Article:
No announcement yet.

Kate's On Line Journal

  • Filter
  • Time
  • Show
Clear All
new posts

  • Well, last year I went out with a bunch of high school chums and reported back on how much fun I had, so I thought I'd report in again. A neighbor here invited me to join their book club and I took the plunge since I read about 4 books a week anyway and figured it's a good way to connect with people. It's about 15 women, ages 30 to 65, varied occupations and marital status. It was really nice to get out, solo!, and meet, eat and have intellectual discorse. And get this, the name of the book club is The Naked Virgins, or eNVee for short! Evidently that cherry CAN grow back! It was a special monthly meeting since it was the summer solstice, with everyone bringing food and there was a ton of wine! What fun! The selection that was discussed was Tobacco Road, annually they pick a classic and for such a short, depressing little book it generated alot of discussion. When asked to tell about myself I said I was an advocate instead of caregiver, I've decided that is my title now! And Jim did fine by himself, isn't that cool? Maybe I should go out more than once a year! And what a great way to eat good food that others make, always nice to taste test before you write down a recipe. I took Chicken Florentine (and vegetarian version) and stuffed myself with Chocolate covered strawberries that went well with the Pinot Grigio, yum. I had started a vegetarian soup cookbook before Jim was injured and am now thinking of getting back to finishing it. Anywho, it was a fun time and was a good reminder that I need to get out more. Course it might get a little chilly being a Naked Virgin once a month in the winter months here in Wisconsin but hell I'm going for it! Deb


    • I had coffee with a friend from college I hadn't seen in 10 years. She was so in love with her work as a social worker that she was positively glowing. That's when I thought: it is one of the biggest blessings to actually enjoy (let alone love) your job.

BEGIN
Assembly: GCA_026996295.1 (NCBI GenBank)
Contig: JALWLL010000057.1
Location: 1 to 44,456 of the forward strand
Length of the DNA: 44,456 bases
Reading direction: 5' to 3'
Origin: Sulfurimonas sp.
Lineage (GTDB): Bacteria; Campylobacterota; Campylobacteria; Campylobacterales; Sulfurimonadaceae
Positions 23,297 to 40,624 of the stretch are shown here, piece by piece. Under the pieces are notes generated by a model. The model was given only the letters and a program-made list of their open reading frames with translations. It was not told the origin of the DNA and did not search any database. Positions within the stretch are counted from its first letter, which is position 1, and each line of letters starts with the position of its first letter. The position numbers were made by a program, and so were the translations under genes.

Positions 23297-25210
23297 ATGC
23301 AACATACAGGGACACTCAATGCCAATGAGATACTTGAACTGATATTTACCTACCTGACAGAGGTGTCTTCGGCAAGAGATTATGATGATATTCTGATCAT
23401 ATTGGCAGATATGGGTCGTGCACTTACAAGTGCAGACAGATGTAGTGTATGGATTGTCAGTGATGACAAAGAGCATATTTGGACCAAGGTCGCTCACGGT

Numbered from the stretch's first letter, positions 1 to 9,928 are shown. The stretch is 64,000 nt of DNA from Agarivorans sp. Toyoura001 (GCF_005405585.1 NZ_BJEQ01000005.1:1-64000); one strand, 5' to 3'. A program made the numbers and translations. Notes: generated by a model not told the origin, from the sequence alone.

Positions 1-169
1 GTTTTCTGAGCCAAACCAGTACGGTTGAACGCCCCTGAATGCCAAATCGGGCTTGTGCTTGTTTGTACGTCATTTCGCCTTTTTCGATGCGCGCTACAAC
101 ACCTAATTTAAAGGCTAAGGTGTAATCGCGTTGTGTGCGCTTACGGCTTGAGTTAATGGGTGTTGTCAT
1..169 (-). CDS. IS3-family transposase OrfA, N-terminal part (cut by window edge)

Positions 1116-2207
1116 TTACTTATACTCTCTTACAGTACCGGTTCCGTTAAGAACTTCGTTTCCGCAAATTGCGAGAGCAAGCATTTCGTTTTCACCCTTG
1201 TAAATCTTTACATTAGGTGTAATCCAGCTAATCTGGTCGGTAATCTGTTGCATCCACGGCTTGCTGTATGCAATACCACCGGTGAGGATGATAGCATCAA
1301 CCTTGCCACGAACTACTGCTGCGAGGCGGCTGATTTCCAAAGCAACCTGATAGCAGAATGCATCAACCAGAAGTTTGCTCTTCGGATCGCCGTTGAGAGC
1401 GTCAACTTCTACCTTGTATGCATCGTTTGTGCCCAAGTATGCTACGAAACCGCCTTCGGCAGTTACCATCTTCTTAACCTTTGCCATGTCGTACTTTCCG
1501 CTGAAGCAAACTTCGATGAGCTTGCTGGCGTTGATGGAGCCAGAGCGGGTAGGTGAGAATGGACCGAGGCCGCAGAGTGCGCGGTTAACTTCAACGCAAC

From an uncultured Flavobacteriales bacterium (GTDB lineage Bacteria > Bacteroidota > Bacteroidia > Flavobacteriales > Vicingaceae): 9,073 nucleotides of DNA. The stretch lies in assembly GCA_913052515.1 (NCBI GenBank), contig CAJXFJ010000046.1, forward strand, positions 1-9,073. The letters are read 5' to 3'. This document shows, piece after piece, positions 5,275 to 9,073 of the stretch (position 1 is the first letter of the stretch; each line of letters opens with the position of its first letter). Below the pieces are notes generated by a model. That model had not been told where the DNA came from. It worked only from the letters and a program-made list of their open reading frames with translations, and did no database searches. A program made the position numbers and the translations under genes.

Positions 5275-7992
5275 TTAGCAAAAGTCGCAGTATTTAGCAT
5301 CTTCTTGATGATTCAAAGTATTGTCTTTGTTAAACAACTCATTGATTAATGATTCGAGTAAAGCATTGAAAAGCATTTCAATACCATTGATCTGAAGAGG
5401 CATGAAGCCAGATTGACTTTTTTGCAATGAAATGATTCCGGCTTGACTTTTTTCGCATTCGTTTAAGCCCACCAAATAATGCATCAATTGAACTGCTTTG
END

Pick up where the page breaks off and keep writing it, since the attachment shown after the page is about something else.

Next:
• Another nightmare, in which we spent the small hours of the night struggling to get his spasming legs to calm down so we could sleep.
        Wow, I remember being tied down in bed to keep me from thrashing about.

        Those early days were king of scary though, a step into the unknown.

        Great thread by the way!



        • Such a long time since we started this thread

          Our older daughter is leaving for college in a few months. On Thursday night, she and Bruce went to a fundraiser for stem cell research here in Washington. Because of the last 5 years, she's knowledgable and speaks with authority and common sense on the subject of esc. She understood the presentations, felt at home with the crowd, and even. lol, was able to explain to a woman at her table exactly how Parkinson's works, and why esc research might be helpful in curing it.

          This is the girl, who, when the first post of this thread went up, needed me to help her do her 9th-grade algebra. She's going to be a biology major--at this point the plan is to become a PT. I have to remind myself all the time to keep quiet about how proud I am of that choice, because I don't actually care if she changes her mind for some reason . . . the thing today is that she believes she can do 8 more years of school, she believes the work would be worth doing, and she wants to work with injured people.

          That's a lot for someone who is 18--far, far beyond the things I was thinking about at that age. She amazes me.

          At the moment she's up in the living room with her sister watching a world cup game. They're both still in their pajamas--I ought to make them get busy with some project or other, but I can't bring myself to mess with Emily too much. It's her last summer to be just a kid in the house she grew up in.


          • Ah, Kate, so much time has gone by! Lovely post...enjoy this "last" summer with her.

            I was going through my divorce when we started. Seems light years away, a time I can barely remember and dislike revisiting.

            Thank God for the Dixie Chicks!!!
            "God warns us not to love any earthly thing above Himself, and yet He sets in a mother's heart such a fierce passion for her babes that I do not comprehend how He can test us so."